Going through the death of someone you love is hard, but it doesn’t have to be the end of your happiness.
You have lost someone you love. I am sure right now you are grieving and devastated. I am sure right now you don’t believe there is a light at the end of the tunnel, or that there is even a tunnel at all. I come bearing good news. I hold the lantern of hope and I am shining it on you. Do you feel the warmth?
There is hope. I can tell you that there is hope because I have lived through losing a child and a wife. You can have hope for happiness in the future. I promise. Here are four ways I found my way back to happiness when I was where you are now.
#1 — Believe that you are going to be OK.
When I talked to my Uncle Scott in California about two weeks after my wife passed away, the first thing he said to me on the phone call was, “You’re going to be OK.”
I thought to myself, “How could he possibly know I’m going to be OK?” Maybe after all I was going to fall apart or be severely depressed or not be able to pull my life back together. After speaking with him for a while, I realized as a pastor, he not only had a massive amount of experience delivering sermons, performing weddings, and ministering to his church members, but he also had a tremendous amount of experience counseling people who were going through the grief process and conducting funerals. So I believed him.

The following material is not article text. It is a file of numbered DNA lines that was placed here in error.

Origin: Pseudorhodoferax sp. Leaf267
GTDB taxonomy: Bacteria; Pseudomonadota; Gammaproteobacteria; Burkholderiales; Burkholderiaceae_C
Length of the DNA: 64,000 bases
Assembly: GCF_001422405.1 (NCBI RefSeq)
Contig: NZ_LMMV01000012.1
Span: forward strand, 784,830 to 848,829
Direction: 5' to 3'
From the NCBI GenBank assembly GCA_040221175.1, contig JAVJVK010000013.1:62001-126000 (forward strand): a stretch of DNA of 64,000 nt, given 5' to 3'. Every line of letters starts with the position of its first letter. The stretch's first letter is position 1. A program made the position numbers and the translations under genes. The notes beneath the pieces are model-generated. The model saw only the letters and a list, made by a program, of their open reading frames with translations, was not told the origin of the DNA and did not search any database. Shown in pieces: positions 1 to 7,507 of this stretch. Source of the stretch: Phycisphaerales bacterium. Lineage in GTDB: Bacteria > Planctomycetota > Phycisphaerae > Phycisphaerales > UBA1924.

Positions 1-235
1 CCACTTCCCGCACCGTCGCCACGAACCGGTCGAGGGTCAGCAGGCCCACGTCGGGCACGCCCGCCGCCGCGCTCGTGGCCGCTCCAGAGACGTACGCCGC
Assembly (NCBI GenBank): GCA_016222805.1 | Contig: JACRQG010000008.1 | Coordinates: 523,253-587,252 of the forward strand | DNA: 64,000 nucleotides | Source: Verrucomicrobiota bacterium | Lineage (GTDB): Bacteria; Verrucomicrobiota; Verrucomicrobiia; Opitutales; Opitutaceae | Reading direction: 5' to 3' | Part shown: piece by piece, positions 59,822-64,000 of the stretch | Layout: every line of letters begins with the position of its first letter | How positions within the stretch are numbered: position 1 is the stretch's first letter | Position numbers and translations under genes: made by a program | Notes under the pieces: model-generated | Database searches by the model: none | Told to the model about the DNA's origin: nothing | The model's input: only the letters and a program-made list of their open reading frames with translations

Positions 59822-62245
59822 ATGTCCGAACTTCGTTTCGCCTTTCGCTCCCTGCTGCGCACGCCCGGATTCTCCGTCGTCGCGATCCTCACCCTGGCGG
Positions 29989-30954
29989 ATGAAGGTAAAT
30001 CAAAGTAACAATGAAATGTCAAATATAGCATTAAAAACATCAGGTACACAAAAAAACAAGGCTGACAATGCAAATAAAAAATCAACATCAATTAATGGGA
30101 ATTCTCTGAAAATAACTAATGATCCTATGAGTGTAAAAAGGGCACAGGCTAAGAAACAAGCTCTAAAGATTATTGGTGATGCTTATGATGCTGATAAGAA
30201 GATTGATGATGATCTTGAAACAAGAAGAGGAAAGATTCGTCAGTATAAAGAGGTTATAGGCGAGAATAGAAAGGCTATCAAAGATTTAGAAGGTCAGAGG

Now as you read this, I want you to believe me — you are going to be OK.I don’t know when, but I know it’s true.
#2 – Believe that you can survive and thrive.
I know that might sound arrogant. Let me explain what I mean. I survived the death of my wife, and I believe it has made me a better person and a stronger person, which has allowed me to not only survive but thrive. For example, maybe in the past I would get ready to do something and I would delay or put it off. I now have learned that life is short so I’m going to live life to the fullest and if there’s something I want to do I don’t delay or put it off. I am all about seizing the day!
#3 – Believe that you can reinvent your life.
I realized after my wife passed away that my life had changed forever. She was never coming back. That devastating permanence is probably the most disturbing aspect of someone dying.
A couple of weeks after my wife passed away I started to think about what I wanted my life to be now that I was living a life without Cindy. I had the opportunity to redraw the entire blueprint of my life. I could reinvent the work that I did, where I lived, who I socialized with, and any other aspect of my life socially, mentally, spiritually, financially, and logistically.
The first thing I did is I decided that I needed to lose weight. I thought that the intense focus and concentration of dieting and working out would help me lose weight, have more energy, and feel better about myself. So I literally reinvented myself physically. I signed up for Weight Watchers, followed the nutrition plan carefully, and worked out on a regular and consistent basis. The good news is I lost a total of 54 pounds, and 9 inches in my waist. The act of reinventing myself physically was a tremendous boost to my energy level, and I felt much better about my image as a person.